David Katz, a keynote speaker at the upcoming marcus evans EuroPack Summit 2018, taking place in Switzerland, 3 - 4 September, discusses how Plastic Bank, a global network of micro recycling markets, can help people out of poverty, and what role product packaging can play.
Companies have come to realise that their consumers are demanding a change, and unless they play a role in cleaning up the environment, they will lose business,” says David Katz, Founder and Chief Executive Officer of Plastic Bank. He believes that using Social Plastic®, Plastic Bank’s innovative recycled material, is a way for companies to engage their workforce, shareholders and consumers.
What is Plastic Bank?
Plastic Bank is a global network of micro recycling markets that empowers disadvantaged communities to transcend poverty by cleaning the environment. It is an ecosystem that provides an opportunity for the world to collect and trade plastic waste as a currency. By enabling the exchange of plastic for money, items or blockchain-secured digital tokens, our unique model strengthens recycling ecosystems, stops the flow of plastic into the oceans, and helps underprivileged communities. We are now the largest chain of stores for the impoverished, where everything can be purchased using plastic garbage. This includes school tuition, cell phone minutes, WiFi access, medical insurance, cooking oil, fortified milk, fuel, and a variety of other necessities. People who cannot afford these items no longer see plastic as garbage. They look at it as an opportunity to end poverty in their family. There has been a paradigm shift in their minds: plastic is now too valuable to end up in landfills, incinerators, or waterways.
What do packaging directors and manufacturers need to know about monetising plastic waste? What is the business value of using Social Plastic® in product packaging?
Companies have come to realise that their consumers are demanding a change, and unless they play a role in cleaning up the environment, they will lose business. This gives consumers a way to participate in the change that they want to see. For the company, it is a brand activation opportunity; a chance to exhibit authenticity to the world. It is a good way to engage the workforce, shareholders and consumers. A way to ensure the supply of the materials they need is uninterrupted. What a threat it would be to a major bottler if people turned completely against plastic, for example. They could no longer sell their products. Companies must be seen as part of this change.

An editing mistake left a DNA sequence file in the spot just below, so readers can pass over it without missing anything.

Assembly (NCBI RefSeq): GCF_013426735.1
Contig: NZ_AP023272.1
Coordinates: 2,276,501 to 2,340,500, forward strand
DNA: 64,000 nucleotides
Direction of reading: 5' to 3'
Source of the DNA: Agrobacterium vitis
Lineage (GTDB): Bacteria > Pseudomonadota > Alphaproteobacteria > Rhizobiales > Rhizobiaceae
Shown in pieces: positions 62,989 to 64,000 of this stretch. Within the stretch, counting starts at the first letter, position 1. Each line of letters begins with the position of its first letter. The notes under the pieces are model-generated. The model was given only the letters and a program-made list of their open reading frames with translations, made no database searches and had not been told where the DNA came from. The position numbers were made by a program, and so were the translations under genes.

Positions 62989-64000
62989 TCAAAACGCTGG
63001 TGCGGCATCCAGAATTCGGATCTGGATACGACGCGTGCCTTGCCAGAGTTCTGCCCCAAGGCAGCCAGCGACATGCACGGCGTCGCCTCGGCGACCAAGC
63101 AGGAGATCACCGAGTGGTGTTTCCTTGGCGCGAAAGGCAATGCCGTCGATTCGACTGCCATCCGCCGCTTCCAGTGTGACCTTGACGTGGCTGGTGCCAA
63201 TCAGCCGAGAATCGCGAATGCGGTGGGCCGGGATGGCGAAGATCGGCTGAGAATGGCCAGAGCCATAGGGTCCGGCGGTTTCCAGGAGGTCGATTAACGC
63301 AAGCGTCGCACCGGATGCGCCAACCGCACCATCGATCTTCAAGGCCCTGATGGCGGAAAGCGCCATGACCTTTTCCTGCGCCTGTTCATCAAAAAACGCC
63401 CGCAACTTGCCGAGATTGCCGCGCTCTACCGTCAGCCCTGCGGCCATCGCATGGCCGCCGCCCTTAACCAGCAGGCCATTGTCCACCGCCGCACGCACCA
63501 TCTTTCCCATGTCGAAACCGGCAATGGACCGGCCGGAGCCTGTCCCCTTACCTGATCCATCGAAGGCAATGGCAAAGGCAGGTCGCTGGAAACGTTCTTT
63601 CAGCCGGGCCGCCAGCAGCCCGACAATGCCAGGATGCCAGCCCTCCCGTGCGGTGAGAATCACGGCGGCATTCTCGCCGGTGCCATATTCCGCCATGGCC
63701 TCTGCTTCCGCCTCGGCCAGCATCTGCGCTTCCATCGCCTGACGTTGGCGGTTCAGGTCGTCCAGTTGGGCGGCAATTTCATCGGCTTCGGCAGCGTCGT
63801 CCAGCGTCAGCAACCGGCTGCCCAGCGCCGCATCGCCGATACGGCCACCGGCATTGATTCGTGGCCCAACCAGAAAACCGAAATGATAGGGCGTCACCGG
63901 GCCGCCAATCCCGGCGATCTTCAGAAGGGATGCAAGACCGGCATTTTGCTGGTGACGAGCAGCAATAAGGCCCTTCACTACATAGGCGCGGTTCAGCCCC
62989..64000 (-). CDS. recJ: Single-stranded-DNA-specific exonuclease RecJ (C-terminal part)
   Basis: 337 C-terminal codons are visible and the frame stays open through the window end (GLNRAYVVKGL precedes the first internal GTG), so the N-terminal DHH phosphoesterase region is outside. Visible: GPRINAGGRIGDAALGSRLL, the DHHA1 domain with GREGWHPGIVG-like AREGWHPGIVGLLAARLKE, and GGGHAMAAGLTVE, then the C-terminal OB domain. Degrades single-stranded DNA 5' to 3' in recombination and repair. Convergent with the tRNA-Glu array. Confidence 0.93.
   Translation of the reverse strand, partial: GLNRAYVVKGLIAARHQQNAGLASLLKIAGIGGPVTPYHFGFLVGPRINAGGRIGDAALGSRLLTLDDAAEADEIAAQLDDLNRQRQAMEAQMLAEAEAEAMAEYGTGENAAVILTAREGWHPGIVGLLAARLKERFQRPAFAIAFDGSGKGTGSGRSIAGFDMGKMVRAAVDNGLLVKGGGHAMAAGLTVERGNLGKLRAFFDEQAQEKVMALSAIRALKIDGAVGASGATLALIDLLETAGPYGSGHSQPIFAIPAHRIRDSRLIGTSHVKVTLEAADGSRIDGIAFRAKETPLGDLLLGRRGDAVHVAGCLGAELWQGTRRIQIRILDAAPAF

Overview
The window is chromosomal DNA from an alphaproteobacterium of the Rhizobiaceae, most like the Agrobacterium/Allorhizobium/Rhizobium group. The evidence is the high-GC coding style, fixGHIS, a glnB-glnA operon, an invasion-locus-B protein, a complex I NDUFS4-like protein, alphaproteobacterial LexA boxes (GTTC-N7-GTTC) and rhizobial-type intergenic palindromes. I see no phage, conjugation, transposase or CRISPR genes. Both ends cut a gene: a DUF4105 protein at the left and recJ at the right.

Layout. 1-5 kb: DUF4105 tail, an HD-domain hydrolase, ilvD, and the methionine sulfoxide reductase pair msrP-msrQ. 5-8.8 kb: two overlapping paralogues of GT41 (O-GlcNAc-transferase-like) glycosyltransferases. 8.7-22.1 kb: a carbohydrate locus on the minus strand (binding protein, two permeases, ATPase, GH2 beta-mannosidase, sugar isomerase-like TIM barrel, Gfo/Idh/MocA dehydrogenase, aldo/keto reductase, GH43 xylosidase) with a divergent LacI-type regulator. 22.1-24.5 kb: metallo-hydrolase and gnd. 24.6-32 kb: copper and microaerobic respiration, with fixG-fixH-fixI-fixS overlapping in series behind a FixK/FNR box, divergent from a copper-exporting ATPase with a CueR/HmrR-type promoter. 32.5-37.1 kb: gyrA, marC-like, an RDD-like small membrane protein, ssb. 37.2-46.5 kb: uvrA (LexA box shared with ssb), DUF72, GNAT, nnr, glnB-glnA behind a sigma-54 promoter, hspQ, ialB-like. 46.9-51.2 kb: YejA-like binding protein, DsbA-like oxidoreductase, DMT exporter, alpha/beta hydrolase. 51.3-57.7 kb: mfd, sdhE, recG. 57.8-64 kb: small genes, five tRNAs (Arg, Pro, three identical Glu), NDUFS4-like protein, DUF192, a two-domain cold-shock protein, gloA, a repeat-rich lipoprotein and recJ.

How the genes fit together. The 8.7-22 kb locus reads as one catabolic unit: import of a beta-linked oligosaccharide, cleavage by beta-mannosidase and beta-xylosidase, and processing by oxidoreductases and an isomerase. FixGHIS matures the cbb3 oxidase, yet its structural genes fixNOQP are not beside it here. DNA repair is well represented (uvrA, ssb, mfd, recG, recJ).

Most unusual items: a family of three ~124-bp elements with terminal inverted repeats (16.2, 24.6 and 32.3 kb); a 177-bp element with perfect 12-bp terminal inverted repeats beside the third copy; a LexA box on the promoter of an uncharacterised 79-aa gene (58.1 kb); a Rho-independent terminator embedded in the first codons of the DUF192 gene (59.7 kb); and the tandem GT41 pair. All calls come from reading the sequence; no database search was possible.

Look at what is happening today with the drive away from straws and single-use plastic. It is originating from the consumer and companies have to follow their customers’ demands.
What is possible with this “bitcoin for the earth”?
We use a blockchain-based banking system which provides a safe way to transfer value. Especially in developing nations with high poverty rates, protection against fraud and corruption in any industry is paramount to its sustainability. Blockchain provides an answer to this dilemma by decentralising monetary power. In addition, the digitalisation of currency helps to globalise our ecosystem. You can take plastic waste to be weighed at one centre and have the value deposited into any account. Someone in Germany can transfer digital value into the solar lamp of an impoverished family in Haiti. Then, people can track the material within the supply chain, see where it is coming from, which lives were changed, how many children went to school as a result, and so on. They can see where the value is distributed and be able to connect with their consumers and shareholders who want to see that they are positively affecting people’s lives.